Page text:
Want to be a leader? Learn to prioritize.
If you’re an expert at prioritizing your time, well, don’t read this — it’s not a priority. But if you’re not a world-class prioritizer — and you’re not diligently working to get better at it — think again. You’re stunting your own growth as a leader.
A few insights about leadership and prioritization:
How well do you prioritize? And how do you know?
YOUR PATH FORWARD:
- For background, read up on the Covey quadrants, covering the intersection of the urgent and the important. Try one of the following, depending on how much time you have:
- On a work day with few meetings (if there is such a thing for you), set an alarm or alert (e.g. in Outlook) to ring every half hour. Each time the alarm rings, take 30 seconds to ask yourself two questions:
- How important is what I’m doing right now, given my skills, my interests and the mission of my organization?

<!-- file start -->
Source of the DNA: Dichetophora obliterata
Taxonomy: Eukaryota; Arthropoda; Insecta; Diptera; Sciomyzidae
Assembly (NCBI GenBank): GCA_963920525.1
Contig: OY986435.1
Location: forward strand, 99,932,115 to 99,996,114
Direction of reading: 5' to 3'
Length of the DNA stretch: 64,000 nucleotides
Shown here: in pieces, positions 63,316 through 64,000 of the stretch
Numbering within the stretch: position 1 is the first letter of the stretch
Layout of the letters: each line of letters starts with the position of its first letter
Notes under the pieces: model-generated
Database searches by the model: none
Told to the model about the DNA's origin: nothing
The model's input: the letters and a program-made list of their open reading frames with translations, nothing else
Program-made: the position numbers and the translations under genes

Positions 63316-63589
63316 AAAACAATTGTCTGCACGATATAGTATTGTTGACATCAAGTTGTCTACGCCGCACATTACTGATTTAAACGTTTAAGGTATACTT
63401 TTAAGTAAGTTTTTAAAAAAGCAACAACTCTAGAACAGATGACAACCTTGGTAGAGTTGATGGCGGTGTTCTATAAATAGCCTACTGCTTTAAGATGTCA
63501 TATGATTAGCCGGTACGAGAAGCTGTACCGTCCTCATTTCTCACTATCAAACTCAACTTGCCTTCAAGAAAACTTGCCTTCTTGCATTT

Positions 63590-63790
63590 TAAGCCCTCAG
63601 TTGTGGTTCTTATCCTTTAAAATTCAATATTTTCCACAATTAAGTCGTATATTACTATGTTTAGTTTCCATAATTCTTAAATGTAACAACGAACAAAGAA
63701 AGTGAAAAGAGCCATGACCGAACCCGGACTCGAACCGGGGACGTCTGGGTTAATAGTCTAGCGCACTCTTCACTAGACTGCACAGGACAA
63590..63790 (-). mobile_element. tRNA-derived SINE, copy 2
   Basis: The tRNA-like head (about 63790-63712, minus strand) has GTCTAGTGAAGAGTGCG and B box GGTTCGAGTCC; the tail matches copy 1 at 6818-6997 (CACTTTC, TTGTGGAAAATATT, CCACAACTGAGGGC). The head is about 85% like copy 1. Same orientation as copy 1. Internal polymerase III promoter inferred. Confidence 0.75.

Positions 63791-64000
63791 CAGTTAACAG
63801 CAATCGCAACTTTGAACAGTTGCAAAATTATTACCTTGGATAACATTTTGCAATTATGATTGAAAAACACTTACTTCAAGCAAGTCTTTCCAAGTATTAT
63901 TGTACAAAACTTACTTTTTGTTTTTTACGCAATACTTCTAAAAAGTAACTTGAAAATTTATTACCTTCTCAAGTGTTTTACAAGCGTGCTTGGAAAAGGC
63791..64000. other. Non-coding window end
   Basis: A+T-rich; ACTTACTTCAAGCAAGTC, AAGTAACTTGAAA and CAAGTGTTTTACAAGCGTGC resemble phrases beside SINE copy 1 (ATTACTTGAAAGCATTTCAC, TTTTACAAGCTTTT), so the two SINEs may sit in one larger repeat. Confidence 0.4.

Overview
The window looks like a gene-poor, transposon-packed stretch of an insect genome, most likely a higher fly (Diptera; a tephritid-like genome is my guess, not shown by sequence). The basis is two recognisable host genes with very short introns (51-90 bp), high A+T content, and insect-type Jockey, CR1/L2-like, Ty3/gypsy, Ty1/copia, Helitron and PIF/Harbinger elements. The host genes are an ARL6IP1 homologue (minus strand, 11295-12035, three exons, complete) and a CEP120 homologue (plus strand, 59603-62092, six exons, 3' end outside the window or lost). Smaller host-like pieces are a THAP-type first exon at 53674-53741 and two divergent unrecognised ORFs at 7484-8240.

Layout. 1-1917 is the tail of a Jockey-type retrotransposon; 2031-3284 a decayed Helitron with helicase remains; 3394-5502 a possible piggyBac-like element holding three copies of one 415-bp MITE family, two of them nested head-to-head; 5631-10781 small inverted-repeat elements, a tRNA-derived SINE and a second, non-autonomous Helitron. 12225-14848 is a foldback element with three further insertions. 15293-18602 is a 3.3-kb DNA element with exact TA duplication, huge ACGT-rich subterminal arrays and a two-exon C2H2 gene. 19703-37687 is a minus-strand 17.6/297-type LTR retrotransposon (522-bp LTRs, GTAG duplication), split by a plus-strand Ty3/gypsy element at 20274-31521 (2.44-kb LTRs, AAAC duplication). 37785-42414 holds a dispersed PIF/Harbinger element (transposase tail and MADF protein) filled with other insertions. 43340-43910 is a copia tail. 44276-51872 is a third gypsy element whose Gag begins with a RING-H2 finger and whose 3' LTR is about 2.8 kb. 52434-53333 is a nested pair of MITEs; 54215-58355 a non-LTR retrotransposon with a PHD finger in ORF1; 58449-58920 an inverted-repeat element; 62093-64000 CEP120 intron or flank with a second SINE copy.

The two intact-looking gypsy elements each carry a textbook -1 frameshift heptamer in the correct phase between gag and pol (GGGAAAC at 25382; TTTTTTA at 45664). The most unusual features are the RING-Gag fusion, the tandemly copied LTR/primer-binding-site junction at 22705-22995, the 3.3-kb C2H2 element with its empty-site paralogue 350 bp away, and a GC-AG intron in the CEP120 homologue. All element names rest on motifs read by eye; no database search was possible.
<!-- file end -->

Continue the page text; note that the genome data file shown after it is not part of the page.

- What else could I be doing that’s more important right now, and how might I have chosen to do it instead?
- Look at your calendar:
- How far out is it scheduled? If it’s only today and tomorrow, and then some meetings after that, you might have a prioritization problem.
- How much time do you have scheduled in the next two weeks for discretionary activities that address important but not urgent topics? If you don’t schedule such time, you allow vacuums in your schedule. And nature, as they say, abhors a vacuum. “Incoming” will fill them up, for sure.